But the App Launcher has been improved, too. Look up at the top: It’s now tabbed, so that you see your Widgets on a separate tab, as illustrated in Figure 4.
Even better, you can resize the widgets to fit where you want them, to take up two icon spaces on each of two lines (forming a square), four spaces across, two spaces horizontally or vertically, or whatever works best for you. This is something we had before on Honeycomb tablets but hadn’t seen on the phone. Once you’ve put the widget on your home screen, press and hold it. You’ll see a border form around it with little “handles” on each side (as shown in Figure 5) that you can use to make it smaller or larger. Grab the handle and pull to shrink or expand the widget in that direction.
There are many more nice features in ICS on the Nexus. As a writer of articles about smartphones, I definitely appreciate the ease of taking screenshots. I’m not going to go into the improvements in the built-in apps, but I really like the camera app, which includes some pretty sophisticated editing capabilities and features zero shutter lag. Once you’ve become accustomed to the latter, every other phone cam feels excruciatingly slow. The email client is also better, with the “quick response” feature (stored boilerplate text) and much better management of mail folders.
Finally, it’s nice that the lock screen now allows you to go directly to the camera without having to find its app on your home screen or App Launcher. Unfortunately, that’s only true if you use the default “Slide” locking option. If you choose to secure your phone better by locking it with a PIN or pattern, then of course you’ll have to access the camera the old way.
What’s not so hot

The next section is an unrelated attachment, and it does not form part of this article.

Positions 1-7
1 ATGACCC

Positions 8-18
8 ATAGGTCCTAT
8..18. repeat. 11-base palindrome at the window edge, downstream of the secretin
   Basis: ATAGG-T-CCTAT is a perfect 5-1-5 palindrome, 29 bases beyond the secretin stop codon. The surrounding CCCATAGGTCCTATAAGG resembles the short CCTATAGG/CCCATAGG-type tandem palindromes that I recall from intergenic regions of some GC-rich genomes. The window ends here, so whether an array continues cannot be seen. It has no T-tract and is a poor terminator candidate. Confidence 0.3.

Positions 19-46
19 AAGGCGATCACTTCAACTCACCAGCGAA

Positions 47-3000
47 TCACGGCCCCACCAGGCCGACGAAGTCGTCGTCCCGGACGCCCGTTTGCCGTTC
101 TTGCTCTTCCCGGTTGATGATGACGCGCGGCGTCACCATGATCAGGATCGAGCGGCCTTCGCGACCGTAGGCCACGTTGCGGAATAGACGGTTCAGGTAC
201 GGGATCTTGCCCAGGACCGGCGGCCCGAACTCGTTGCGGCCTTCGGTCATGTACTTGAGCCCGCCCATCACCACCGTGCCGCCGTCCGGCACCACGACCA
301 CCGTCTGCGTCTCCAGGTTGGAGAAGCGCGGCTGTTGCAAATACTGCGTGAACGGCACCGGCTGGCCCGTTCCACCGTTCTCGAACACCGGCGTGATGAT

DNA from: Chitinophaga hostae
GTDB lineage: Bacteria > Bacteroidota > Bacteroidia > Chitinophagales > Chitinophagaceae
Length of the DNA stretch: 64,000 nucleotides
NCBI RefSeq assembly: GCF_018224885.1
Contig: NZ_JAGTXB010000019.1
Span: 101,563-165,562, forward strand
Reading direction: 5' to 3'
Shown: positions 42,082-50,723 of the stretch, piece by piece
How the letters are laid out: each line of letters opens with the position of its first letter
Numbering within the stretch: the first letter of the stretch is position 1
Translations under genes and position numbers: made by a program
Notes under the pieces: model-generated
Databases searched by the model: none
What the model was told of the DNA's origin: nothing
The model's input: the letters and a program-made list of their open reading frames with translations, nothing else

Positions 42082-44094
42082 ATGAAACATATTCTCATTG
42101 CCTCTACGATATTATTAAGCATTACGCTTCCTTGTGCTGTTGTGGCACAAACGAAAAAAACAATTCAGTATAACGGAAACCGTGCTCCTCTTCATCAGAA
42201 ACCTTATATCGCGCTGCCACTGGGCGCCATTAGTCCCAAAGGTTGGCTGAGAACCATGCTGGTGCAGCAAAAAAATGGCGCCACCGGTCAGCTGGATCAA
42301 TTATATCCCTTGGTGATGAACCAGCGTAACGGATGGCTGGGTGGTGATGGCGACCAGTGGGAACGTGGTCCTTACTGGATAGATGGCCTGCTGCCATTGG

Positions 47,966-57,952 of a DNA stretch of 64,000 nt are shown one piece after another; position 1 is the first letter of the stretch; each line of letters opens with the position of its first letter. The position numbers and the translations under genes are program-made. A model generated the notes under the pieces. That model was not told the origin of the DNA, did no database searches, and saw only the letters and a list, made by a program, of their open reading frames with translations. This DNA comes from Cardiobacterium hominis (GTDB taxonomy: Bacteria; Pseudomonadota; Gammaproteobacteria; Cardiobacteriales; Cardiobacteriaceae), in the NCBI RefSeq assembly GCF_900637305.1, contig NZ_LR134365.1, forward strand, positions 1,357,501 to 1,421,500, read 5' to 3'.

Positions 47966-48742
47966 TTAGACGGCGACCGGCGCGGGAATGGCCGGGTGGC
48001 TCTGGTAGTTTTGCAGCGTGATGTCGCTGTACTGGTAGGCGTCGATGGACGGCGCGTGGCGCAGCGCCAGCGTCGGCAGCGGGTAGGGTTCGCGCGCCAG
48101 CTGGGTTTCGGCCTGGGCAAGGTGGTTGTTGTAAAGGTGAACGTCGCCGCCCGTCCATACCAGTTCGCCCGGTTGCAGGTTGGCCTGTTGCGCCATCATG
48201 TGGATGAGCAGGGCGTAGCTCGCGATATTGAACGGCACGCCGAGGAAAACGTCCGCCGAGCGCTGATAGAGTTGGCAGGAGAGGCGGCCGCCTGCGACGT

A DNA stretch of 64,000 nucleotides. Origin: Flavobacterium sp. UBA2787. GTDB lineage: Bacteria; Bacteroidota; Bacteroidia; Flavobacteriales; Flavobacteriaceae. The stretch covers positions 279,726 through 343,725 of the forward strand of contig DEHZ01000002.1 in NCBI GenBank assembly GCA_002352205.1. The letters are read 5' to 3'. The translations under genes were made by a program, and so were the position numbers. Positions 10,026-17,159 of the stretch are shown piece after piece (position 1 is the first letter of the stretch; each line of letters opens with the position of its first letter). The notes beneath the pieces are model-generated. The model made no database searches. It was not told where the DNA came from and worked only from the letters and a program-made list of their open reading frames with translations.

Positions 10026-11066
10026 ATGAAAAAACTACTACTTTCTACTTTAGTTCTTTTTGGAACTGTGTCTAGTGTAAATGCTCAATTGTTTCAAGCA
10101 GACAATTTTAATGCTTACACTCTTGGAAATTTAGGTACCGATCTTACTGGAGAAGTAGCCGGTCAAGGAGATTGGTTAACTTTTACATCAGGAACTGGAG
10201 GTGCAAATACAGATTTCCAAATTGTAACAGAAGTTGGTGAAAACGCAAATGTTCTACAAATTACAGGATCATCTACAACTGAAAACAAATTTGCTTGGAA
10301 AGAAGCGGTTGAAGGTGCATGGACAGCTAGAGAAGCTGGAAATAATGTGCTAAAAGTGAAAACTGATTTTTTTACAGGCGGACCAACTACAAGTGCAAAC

Nothing’s perfect, and that includes the Nexus with ICS. Hardware-wise, the biggest sacrifice I made in exchange for all the goodies above was the microSD card slot. In fact, that came close to being a deal breaker. Only the generous 32 GB of internal storage — and the fact that I probably will carry the Nexus for less than a year (until the Galaxy Journal, which does have microSD, comes out on Verizon) — convinced me that I could live without it for a while.
The lack of a dedicated storage partition also means no support for USB Mass Storage mode (UMS). ICS supports UMS, but the Nexus doesn’t. This isn’t much of a problem for Windows users, since Media Transport Protocol (MTP) provides a similar experience. It’s a bit more problematic for Mac and Linux users.
The search function is well integrated into the apps and the Google search bar is at the top of each home screen, so that isn’t really an issue — but as I noted above, I do miss the Menu button. The app creator has to build the menu function into each app, and there’s a lack of consistency regarding where it ends up. Represented by three dots (…), it sometimes appears next to the three soft buttons, sometimes in other places. This may not be a really big deal, but it is annoying. If it annoys you enough, you can root the Nexus and install a custom ROM that lets you make the menu location persistent. The custom ROM lets you add a persistent Search button, as well.
As for the software, the biggest disappointment was the lack of built-in Swype or ICS support for Swype at the time I got the Nexus. I’ve come to depend on that type of input on my phone and absolutely hate doing the one-key-at-a-time thing. However, while I was still testing the Nexus, I discovered something in Google Play called the TouchPal keyboard app, which is basically the same as Swype, and it works great on the Nexus. Swype itself is now available for the Nexus, too.
I’ve recently started having a problem with my Nexus occasionally losing both Wi-Fi and 4G signal. This happens maybe once every two or three days. Both the Wi-Fi and mobile network indicators in the notification bar go gray. Through trial and error, I’ve learned that going to Settings, then turning Wi-Fi off and back on restores both signals (and their bars turn a nice blue again). I don’t know whether this is a hardware or software problem.
None of the annoyances I’ve encountered with the Nexus and/or ICS outweigh the vast improvements over other Android phones I’ve used. This is by far my favorite smartphone ever, and I’ve used most of the top models and loved many of them. Of course, what’s best today is sure to be surpassed by something else tomorrow, and I’m looking forward to the Next Big Thing. Until then, I’m happy carrying around my Nexus, and I’m pretty sure my husband will be happy with it when I pass it along to him the next time I switch.